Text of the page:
Course Description

Data and algorithms are rapidly transforming law enforcement and criminal justice, including how police officers are deployed, how discrimination is detected, and how sentencing, probation, and parole terms are set. Modern computational and statistical methods offer the promise of greater efficiency, equity, and transparency, but their use also raises complex legal, social, and ethical questions. In this course, we analyze recent court decisions, discuss methods from machine learning and game theory, and examine the often subtle relationship between law, public policy and statistics. Students work in interdisciplinary teams to explore these issues in an empirical or investigative project of their choice.

Prerequisites: An introductory course in applied statistics (e.g., MS&E 125). Experience programming in R or Python is encouraged but not required.

We're offering a crash course on R on Saturday, January 9 and Sunday, January 10. If you're interested, please sign up here. You can view the R course materials here.

Sharad Goel ()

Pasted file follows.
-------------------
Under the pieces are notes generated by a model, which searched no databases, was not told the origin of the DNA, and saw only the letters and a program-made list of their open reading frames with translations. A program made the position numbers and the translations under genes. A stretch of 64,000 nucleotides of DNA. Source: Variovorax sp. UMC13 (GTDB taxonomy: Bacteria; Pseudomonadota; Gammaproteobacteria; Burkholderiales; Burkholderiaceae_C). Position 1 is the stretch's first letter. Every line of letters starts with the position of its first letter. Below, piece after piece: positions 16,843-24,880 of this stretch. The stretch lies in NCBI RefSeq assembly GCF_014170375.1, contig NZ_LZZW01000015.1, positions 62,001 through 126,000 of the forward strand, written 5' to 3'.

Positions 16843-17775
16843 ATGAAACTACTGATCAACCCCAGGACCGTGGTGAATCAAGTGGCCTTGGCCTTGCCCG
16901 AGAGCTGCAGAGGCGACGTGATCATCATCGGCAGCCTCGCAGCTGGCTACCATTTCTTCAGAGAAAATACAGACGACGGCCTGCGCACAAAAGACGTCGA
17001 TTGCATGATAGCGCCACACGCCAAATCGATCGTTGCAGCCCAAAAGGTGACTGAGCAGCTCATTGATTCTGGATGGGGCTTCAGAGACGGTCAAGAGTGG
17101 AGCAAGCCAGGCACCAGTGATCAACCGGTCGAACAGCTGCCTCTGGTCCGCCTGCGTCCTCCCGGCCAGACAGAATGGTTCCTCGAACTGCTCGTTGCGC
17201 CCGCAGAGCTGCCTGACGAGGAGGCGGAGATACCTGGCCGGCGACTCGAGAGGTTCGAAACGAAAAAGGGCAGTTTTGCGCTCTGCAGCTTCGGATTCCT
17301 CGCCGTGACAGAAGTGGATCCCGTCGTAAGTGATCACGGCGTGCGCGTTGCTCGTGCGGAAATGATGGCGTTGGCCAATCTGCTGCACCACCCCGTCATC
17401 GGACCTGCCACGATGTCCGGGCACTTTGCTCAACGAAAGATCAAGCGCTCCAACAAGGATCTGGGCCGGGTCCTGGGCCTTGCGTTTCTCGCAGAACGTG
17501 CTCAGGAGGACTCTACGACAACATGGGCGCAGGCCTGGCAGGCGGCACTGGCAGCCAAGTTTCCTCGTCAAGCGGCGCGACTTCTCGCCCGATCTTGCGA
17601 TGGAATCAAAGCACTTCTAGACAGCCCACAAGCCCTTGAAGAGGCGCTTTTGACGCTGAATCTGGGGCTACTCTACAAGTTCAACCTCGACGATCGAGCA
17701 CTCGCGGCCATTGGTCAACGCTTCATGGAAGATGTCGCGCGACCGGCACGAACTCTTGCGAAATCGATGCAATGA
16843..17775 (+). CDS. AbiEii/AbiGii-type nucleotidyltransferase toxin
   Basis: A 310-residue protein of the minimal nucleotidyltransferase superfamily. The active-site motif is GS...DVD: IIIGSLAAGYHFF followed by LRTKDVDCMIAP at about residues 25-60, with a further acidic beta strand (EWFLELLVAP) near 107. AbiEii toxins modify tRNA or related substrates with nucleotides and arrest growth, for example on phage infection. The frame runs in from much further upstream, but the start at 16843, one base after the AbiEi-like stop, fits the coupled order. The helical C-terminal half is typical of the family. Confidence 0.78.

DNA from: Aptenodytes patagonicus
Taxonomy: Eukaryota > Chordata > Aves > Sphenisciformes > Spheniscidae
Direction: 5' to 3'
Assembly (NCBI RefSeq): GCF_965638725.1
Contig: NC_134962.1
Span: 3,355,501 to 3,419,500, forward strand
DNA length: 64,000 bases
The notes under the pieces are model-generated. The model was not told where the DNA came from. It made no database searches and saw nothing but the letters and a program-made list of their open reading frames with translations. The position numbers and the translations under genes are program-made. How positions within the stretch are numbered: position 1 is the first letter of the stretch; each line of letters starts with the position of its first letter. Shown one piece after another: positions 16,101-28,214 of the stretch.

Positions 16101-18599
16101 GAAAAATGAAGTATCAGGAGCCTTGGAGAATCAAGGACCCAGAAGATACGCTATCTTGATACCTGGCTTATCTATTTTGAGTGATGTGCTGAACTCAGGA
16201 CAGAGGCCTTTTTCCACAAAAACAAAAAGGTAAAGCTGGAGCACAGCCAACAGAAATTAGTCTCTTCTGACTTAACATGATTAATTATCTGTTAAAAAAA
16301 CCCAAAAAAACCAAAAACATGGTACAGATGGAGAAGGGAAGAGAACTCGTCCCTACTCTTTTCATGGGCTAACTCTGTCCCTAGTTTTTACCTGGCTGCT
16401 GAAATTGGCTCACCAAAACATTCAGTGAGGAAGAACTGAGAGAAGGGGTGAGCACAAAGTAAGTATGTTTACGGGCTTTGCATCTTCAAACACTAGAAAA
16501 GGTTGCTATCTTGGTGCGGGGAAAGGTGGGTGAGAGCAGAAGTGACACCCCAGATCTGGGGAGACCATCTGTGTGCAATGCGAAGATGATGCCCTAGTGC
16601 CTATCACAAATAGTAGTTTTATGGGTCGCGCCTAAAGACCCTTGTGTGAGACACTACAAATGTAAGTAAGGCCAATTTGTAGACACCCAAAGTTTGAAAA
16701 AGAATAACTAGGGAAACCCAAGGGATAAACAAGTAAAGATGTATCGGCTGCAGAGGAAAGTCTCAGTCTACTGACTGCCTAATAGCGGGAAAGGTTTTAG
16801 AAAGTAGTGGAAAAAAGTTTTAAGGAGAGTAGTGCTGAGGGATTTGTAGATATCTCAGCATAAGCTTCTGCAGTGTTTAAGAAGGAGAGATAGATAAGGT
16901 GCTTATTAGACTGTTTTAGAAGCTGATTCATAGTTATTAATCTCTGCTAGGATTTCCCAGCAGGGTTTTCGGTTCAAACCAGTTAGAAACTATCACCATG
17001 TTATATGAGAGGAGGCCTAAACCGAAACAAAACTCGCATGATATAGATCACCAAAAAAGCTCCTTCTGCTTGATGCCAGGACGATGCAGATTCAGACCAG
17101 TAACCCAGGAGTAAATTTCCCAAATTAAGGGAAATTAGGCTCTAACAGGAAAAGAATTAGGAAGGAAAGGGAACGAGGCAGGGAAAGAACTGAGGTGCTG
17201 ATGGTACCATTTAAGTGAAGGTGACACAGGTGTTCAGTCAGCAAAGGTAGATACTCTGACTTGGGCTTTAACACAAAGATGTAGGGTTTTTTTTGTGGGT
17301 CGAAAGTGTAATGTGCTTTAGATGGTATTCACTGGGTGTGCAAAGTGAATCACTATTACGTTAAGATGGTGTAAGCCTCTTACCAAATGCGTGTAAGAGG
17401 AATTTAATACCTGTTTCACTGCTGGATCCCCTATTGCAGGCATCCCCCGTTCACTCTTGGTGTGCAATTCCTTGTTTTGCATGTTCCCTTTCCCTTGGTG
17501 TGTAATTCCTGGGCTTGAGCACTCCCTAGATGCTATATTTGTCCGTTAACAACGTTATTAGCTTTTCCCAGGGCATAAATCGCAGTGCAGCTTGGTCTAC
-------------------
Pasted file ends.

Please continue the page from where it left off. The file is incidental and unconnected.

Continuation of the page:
Maya Perelman (email)
Ravi Shroff, Visiting Scholar, New York University (email)
Tuesdays & Thursdays @ 4:30 - 5:50 in Hewlett Teaching Center, Room 101
The course grade is based on in-class participation, and a team-based class project that students work on for the duration of the quarter.
Project Proposal
Due Date: Friday, January 15, 11:59 pm PT

In teams of 2-5 people, write a 2-3 page proposal for your final project. Clearly state and motivate your research question, list potential data sources, and outline a tentative methodology. Before submitting your proposal, discuss the feasibility and appropriateness of the project with Sharad and/or Ravi. Office hours are a good time to do this, but we can also schedule alternative times to meet. The final project consists of a report (approximately 10 single-spaced pages) and an in-class presentation. Please submit your proposal here.

Final Project
In-class presentations: Tuesday, March 8 and Thursday, March 10 (sign up)
Report Due Date: Thursday, March 17, 11:59 pm PT (submit)

In-class presentations should be approximately 15 minutes, with an additional 5 minutes for questions. Your final paper should clearly state and motivate your research question, summarize the related literature, describe your methods, detail your results (and include the appropriate plots), and discuss the implications of your findings. The paper should be approximately 10 single-spaced pages long (please submit a PDF file).